Seven members of Israeli Prime Minister Ariel Sharon's government quit in protest at what they called too many concessions to Palestinian leader Yasser Arafat. The move still leaves Sharon with a majority in parliament. But it came as snipers killed six Israelis and wounded six others on a highway near the Lebanese border. The incident appeared to be a reprisal for Israel's largest military operation in 20 years - raids in Ramallah and against refugee camps elsewhere in the West Bank and Gaza Strip that killed 28 Palestinians.
Vice President Cheney was expected to hear from Jordan's leaders that a US attempt to topple Iraqi President Saddam Hussein would lead to destabilization in the Middle East. Cheney was in Amman, the capital, on the first leg of a nine- nation tour of the region to explain US policy toward the Iraqi regime. Jordan's king already has said a US strike against Iraq would be "catastrophic." Hussein also sent a representative to Jordan to drum up opposition to Cheney's visit. But reports said major European states would support US force against Iraq if Hussein refuses to readmit UN weapons inspectors. (Story, page 1.)
Police gagged and wrestled accused kidnap plotter Ahmed Omar Saeed from a Pakistani courtroom after he warned that the US would "pay dearly" if he is extradited for the murder of Wall Street Journal reporter Daniel Pearl. Saeed, who was at a pretrial hearing in Karachi, implied that his followers would hijack an airliner or carry out a comparable act to win his freedom. In 1999, he was released from prison in India in exchange for passengers aboard a hijacked plane. He's expected to be charged with murder in the Pearl case, although prosecuters were granted more time to gather evidence against him.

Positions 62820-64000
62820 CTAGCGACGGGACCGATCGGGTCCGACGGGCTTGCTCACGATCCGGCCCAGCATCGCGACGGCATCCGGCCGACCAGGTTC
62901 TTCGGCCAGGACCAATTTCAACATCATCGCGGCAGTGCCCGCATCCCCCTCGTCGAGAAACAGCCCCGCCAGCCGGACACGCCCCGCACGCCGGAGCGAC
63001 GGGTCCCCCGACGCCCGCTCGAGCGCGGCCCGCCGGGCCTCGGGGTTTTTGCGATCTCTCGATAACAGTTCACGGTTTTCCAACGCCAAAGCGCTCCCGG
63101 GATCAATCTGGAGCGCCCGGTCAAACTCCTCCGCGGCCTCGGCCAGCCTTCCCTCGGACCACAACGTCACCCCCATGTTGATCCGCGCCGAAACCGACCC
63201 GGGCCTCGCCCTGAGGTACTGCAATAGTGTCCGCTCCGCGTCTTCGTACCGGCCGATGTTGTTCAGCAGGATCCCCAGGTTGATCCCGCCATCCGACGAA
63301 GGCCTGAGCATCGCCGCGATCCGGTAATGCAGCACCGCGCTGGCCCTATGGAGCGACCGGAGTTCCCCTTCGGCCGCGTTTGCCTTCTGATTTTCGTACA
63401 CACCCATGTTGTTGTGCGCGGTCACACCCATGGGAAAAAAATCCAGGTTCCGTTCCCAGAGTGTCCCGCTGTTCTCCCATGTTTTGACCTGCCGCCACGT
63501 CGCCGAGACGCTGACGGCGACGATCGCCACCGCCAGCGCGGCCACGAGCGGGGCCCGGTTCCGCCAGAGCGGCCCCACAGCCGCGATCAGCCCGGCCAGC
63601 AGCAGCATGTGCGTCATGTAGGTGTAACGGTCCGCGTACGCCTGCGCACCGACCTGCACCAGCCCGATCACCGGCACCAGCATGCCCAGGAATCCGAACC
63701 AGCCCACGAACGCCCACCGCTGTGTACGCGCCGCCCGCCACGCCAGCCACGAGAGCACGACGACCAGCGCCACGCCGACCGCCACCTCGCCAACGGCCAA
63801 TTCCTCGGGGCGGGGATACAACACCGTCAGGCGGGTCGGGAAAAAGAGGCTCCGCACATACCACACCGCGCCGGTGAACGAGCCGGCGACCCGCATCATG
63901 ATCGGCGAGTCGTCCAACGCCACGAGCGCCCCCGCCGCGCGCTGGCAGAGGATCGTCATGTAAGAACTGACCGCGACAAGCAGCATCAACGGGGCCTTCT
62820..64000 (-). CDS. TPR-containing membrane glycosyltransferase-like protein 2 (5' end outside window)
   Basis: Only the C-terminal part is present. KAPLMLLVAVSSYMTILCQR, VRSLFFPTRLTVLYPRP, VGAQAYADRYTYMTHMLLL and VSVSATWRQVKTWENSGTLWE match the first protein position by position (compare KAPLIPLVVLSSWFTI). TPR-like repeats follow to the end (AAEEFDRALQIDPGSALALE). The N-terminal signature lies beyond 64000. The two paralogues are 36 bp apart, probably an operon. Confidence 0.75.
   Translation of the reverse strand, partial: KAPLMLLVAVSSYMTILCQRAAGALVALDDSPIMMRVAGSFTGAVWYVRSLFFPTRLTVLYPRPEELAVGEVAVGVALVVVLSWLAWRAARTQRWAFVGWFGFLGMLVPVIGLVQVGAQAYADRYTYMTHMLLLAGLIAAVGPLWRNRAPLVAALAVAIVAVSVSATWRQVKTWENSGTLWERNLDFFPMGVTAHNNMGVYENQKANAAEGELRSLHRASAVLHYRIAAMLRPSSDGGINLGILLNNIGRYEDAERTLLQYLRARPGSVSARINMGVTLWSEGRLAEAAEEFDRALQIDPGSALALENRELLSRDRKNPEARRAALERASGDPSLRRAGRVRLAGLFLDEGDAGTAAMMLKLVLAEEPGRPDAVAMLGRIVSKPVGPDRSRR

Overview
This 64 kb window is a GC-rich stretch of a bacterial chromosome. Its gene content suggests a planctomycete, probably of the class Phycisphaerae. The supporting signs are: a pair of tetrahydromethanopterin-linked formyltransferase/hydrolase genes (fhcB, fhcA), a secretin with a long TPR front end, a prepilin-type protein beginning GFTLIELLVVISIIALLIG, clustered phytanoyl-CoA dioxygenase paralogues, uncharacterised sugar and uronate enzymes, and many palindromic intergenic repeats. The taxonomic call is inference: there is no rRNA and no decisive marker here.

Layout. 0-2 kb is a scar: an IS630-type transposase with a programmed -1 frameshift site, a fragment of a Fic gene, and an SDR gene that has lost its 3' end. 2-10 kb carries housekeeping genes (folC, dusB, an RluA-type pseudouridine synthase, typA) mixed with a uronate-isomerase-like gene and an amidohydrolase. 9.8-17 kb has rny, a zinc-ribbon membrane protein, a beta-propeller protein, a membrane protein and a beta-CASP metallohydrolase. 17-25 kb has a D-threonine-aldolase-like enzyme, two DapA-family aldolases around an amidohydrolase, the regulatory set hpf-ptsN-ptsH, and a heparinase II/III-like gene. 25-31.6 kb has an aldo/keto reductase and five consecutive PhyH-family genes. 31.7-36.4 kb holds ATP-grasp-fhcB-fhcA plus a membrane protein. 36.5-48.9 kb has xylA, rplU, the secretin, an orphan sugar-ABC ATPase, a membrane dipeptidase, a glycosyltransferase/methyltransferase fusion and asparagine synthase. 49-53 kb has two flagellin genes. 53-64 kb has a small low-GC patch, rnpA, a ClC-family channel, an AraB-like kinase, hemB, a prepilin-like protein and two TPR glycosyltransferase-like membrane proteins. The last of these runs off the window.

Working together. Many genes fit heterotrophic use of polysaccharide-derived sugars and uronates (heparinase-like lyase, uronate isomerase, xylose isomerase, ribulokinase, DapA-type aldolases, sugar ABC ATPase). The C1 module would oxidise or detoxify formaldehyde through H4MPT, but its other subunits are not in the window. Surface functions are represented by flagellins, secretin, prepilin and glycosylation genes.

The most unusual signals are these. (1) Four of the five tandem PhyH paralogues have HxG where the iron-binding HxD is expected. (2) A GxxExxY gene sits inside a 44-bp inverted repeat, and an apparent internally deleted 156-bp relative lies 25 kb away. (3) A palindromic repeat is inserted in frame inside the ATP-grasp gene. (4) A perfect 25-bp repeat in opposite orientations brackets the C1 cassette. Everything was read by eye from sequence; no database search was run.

In a rapid-fire series of developments, ballot-counting began in Zimbabwe after the nation's High Court rejected an appeal to keep polls in the presidential election open for a fourth day. The chairman of an independent observer team said the election was neither free nor fair, and the International Crisis Group warned of an "exceedingly high" risk of violence if Zimbabweans perceived the voting was rigged. Meanwhile, the secretary-general of the opposition Movement for Democratic Change was charged with treason in an alleged plot to kill incumbent President Robert Mugabe. (Related story, page 6.)
An easy reelection victory appeared likely for Republic of Congo President Denis Sassou-Nguesso as ballot-counting passed the halfway point after Sunday's vote. His chief rival pulled out of the election with two days to go, complaining that it would be a "masquerade." But he did not rule out joining a government of national unity that Sassou-Nguesso has pledged to form.
More than 1,000 people were burned out of their dwellings in a poor neighborhood of Cambodia's capital, in the fourth fire of its type since last November. The blaze, blamed on a faulty electrical circuit, destroyed flimsy squatter housing built on top of apartment complexes in Phnom Penh. The squatters will be permitted to rebuild, officials said, because the city lacks sufficient funds to relocate them.